This will be hilarious, I thought to myself as I opened up the Plague Inc application and started a new game. I selected a virus and named it, I chose China as a country of origin and waited a few minutes for the disease to spread via the transmission routes I selected. When it reached Australia, I screen-capped the DNA bubble before it burst and uploaded the image straight to social media. What an absolute meme, I self congratulated.
It was the 25th January and news just broke that Coronavirus or COVID-19 had reached Australia.
It is not even two months later and I have spent the last week anxiously agonising as to whether I should write about this as it unfolds. I’m torn; writing is one of my outlets, a way that I deal with big feelings and my other outlets are rapidly being cut off. Maybe this will blow over. Maybe, it will be like Y2K, where my 17-year-old self had to stay back at work at Myer really late on New Year’s Eve to ensure that everything was manually priced, just in case everything went to shit overnight. I don’t exactly remember what we thought was going to happen to the ancient cash registers when their internal calendars reset from 99 to 00, especially because we were operating on systems developed in the 1970s that still accepted cheques, but it amounted to nothing.
I have already accepted that this is not going to be a sequel to the Swine Flu crisis of 2009 that took place in my second year of teaching. It was very exciting being one of the first sites to quarantine due to the illness by cancelling classes for 63 students, but that also amounted to very little. I don’t feel like this will amount to very little. I feel like it’s water boiling in a too-small pot. I feel like terminologies such as ‘unprecedented’, ‘crisis’ and ‘panic’ are being bandied about too easily. I want to write for myself and to document this.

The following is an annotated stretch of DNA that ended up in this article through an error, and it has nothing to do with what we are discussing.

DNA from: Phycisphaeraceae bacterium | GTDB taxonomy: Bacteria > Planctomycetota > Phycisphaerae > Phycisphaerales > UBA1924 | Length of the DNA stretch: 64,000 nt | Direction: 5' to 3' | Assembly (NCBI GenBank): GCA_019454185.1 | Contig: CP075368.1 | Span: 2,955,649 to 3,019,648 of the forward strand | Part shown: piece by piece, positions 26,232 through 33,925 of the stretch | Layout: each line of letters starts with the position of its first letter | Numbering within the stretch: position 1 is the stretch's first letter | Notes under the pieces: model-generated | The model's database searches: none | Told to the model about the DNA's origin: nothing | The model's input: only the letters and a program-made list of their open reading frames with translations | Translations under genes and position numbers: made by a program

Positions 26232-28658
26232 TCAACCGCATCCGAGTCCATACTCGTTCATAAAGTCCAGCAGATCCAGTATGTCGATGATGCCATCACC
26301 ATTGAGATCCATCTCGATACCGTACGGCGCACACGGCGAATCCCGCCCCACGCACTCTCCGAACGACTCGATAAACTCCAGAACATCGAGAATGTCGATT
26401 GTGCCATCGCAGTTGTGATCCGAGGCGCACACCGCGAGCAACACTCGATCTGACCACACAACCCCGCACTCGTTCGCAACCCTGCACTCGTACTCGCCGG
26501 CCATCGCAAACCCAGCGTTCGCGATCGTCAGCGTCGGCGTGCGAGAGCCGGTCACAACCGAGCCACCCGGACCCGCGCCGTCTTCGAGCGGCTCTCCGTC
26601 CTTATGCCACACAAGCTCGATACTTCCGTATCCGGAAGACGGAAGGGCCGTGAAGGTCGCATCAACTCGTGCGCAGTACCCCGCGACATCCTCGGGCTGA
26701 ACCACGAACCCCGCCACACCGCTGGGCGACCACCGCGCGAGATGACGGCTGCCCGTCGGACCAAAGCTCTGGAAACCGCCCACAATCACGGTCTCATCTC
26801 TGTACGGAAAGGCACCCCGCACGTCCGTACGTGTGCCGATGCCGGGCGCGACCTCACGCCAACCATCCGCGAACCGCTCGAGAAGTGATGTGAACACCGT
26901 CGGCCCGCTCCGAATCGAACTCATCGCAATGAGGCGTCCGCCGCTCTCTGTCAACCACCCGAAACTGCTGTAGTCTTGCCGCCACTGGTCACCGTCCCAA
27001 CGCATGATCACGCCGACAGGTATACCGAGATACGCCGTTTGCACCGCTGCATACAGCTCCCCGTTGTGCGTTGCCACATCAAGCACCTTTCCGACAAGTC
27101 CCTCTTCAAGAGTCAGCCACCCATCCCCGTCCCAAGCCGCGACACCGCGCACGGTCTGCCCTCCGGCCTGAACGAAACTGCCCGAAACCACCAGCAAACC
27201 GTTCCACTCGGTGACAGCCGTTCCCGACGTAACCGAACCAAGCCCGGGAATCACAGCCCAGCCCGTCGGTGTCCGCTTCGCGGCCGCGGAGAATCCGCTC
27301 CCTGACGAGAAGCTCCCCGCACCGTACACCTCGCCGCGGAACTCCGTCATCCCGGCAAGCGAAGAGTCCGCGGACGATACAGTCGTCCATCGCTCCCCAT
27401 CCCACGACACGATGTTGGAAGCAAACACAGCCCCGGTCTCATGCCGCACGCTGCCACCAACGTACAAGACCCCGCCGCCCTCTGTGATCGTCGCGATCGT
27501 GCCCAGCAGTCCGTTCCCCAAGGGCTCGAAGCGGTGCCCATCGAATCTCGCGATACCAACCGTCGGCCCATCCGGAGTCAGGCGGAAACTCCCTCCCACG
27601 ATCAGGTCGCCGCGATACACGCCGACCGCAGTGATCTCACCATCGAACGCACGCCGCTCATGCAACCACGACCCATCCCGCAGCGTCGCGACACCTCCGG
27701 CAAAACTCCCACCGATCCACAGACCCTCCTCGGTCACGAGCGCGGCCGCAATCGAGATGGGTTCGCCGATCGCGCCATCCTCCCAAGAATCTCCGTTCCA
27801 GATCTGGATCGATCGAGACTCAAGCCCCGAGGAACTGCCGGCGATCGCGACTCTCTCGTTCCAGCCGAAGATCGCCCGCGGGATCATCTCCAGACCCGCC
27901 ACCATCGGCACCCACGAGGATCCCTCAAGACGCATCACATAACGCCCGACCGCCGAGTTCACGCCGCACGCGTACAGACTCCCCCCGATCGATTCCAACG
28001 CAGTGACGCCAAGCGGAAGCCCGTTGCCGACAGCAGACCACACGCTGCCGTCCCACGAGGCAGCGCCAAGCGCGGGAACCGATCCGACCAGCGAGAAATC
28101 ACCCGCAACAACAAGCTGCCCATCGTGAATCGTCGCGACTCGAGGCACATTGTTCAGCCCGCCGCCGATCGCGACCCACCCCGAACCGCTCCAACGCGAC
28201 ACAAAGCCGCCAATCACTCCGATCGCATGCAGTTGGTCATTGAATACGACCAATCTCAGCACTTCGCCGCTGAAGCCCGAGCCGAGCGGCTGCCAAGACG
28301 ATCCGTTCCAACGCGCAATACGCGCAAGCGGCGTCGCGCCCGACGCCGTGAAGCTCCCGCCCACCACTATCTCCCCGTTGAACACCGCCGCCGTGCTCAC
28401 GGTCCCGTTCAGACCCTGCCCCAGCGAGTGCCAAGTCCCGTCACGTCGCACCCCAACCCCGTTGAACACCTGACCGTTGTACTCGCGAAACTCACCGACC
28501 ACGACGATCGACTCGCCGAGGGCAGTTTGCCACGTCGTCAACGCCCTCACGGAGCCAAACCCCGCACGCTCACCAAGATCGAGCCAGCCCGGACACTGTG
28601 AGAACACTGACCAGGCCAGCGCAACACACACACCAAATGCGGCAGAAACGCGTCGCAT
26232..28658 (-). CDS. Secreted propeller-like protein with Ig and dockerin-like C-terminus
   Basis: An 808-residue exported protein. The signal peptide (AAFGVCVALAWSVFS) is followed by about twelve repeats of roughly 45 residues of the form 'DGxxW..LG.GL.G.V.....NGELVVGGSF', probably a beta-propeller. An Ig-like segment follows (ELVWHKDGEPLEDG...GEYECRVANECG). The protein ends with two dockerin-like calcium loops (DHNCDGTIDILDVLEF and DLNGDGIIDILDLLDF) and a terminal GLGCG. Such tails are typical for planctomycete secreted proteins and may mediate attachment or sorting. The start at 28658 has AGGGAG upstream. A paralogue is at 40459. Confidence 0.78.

A month after my little Plague Inc. gag, I started paying closer attention. My very clever Aunt shared an article from Virology Down Under. I paid attention because she is the smartest person I know. I paid attention because I could not survive on the food around my home for more than two days, let alone two weeks – and that figure factored in drinking a whole bottle of sweet chilli sauce that has been in the fridge since 2018. I paid attention because I fixate on things and because I have been mentally preparing for End of The World scenarios since I first read Tomorrow When the War Began and lived through the boom of natural disaster movies in the 1990s. I always envisioned zombies factoring into a global pandemic, but I should have heeded what Max Brooks of World War Z taught me; humanity is the virus. Brooks may have pinpointed the origins of a pandemic that would sweep the globe in exponentials, but I don’t think anyone could have predicted that the first outward signs of panic in the West would be the greedy hoarding of toilet paper.
In February, I started following a bunch of COVID-19 relevant subreddits, reading about and tracking the spread of cases from Hubei through Asia, to Europe – watching it cripple Iran and Italy. I read rumours of people dying in the streets of Wuhan, of the Chinese government welding the infected into their apartments to enforce the quarantine. I had to filter the hyperbole from the facts, but it was all happening so quickly.
As I mentioned, I fixate. My head feels cluttered and I cannot concentrate on doing my job. I habitually check for confirmed case updates, watching the numbers soar exponentially each day. It turns out I am on the front lines, relegated from educator to a designated role of quarantine officer/babysitter. We are supposed to be socially distancing, allocating 4m2 per person. I’m in my second 70m2 classroom that has seen 120+ pubescent teens travel through it today. I am watching my country’s leadership blunder through the crisis, cherry-picking their action based on propping up the economy, rather than slowing the spread of the illness.
We have 707 confirmed cases and 6 deaths.
I have words.